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Increased concentrations of omega-3 fatty acids in milk and platelet rich plasma of grass-fed cows.

Abstract

Epidemiological data indicate that omega-3 fatty acids protect from cardiovascular diseases and hyperlipidemia. Cold water fish is the major recognized source of omega-3 fatty acids but fish is not a staple food in many countries. Since terrestrial green plants may also represent a source of omega-3 fatty acids we tested the hypothesis that platelet rich plasma and milk from cows feeding exclusively on green grass contains more omega-3 fatty acids than milk from cows fed conserved grass. The relative concentrations of linolenic acid (18:3) and eicosapentaenoic acid (20:5) and the ratio of eicosapentaenoic acid to arachidonic acid (20:4) which is critical for the formation of omega-3 derived eicosanoids were significantly higher in milk from grass fed cows. Similar changes were seen in the fatty acid composition of platelets. Half a liter of milk from grass-fed cows provides approximately 191 mg 18:3 and 14 mg 20:5. In this regard milk from grass fed cows may be nutritionally superior to milk from cows eating conserved grass.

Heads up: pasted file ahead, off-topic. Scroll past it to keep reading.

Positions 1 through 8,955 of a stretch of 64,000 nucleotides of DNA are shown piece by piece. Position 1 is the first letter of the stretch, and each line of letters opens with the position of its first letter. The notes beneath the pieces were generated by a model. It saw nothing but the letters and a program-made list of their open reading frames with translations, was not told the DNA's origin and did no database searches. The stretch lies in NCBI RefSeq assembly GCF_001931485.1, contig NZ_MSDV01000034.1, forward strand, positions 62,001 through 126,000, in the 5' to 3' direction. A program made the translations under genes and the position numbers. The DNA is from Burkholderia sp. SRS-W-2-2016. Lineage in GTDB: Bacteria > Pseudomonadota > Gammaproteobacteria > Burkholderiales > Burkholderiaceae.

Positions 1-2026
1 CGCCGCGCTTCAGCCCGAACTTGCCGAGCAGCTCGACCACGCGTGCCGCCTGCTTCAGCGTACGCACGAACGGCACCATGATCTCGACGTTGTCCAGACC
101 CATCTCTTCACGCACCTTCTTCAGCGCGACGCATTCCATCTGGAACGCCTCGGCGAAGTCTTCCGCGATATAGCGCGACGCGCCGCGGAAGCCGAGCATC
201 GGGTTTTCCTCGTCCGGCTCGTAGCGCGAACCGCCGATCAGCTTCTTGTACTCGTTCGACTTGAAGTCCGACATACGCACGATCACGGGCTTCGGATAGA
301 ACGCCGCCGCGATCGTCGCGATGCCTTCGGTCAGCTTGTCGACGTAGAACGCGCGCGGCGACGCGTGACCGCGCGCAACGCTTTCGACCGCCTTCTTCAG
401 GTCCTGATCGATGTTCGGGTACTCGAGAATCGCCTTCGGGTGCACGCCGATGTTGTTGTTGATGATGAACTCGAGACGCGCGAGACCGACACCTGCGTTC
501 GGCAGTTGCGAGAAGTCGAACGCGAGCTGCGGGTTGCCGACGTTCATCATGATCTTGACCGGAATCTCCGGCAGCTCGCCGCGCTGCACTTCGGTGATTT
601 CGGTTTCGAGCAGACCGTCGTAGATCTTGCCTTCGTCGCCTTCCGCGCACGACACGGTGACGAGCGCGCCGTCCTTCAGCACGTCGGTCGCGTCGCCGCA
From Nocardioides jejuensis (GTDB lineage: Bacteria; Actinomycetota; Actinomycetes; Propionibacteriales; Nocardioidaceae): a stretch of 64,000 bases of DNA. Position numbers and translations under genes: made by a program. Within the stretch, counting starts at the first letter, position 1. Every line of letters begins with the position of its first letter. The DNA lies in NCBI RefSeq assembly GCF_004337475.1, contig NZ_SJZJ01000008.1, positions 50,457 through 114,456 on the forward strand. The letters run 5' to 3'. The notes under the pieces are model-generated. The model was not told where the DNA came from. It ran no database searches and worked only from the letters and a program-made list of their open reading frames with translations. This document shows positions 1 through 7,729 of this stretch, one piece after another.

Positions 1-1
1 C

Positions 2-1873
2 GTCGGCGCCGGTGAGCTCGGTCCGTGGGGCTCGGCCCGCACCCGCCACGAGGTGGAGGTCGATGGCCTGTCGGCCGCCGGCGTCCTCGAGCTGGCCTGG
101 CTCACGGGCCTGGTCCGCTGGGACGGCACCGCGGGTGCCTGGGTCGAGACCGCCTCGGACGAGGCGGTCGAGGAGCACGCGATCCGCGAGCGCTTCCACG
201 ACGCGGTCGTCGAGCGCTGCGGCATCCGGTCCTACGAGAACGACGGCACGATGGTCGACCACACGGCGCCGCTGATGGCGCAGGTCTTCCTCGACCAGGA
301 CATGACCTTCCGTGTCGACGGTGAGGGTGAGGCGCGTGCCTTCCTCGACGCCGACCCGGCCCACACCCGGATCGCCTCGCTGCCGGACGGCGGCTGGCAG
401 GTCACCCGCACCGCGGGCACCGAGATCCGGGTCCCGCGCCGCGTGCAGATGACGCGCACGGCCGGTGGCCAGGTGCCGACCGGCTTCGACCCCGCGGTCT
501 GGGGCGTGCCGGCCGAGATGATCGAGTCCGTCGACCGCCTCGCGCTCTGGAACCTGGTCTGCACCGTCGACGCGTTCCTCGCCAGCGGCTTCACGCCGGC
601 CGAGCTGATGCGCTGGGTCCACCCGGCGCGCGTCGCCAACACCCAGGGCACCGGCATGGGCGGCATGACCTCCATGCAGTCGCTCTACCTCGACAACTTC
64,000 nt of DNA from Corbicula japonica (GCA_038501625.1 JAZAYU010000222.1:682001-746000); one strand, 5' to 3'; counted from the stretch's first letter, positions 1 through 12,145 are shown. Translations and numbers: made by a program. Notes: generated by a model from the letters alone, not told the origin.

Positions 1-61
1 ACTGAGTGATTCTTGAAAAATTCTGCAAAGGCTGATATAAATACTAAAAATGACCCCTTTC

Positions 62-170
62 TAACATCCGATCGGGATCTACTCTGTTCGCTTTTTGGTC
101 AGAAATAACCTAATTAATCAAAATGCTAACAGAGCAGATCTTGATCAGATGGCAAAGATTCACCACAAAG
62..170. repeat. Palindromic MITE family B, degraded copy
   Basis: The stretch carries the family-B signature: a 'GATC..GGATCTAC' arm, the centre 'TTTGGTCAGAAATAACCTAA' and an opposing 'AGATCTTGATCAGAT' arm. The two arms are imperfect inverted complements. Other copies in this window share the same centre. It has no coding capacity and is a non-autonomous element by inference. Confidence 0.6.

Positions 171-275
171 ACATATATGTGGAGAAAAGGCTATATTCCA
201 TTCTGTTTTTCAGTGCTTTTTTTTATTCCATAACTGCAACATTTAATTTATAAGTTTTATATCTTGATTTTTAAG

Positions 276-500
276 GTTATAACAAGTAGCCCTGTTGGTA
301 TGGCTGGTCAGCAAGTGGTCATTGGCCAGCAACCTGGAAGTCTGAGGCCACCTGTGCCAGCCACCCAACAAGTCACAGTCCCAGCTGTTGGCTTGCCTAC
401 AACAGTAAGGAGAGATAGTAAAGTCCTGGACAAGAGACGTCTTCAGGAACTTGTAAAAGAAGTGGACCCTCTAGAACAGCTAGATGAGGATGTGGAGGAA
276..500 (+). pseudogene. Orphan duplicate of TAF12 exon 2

Authors

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Source

MeSH

Analysis of Variance
Animal Nutritional Physiological Phenomena
Animals
Arachidonic Acid
Blood Platelets
Cattle
Eicosapentaenoic Acid
Fatty Acids, Omega-3
Female
Milk
Poaceae
Seasons
alpha-Linolenic Acid

Pub Type(s)

Journal Article

Language

eng

PubMed ID

7905466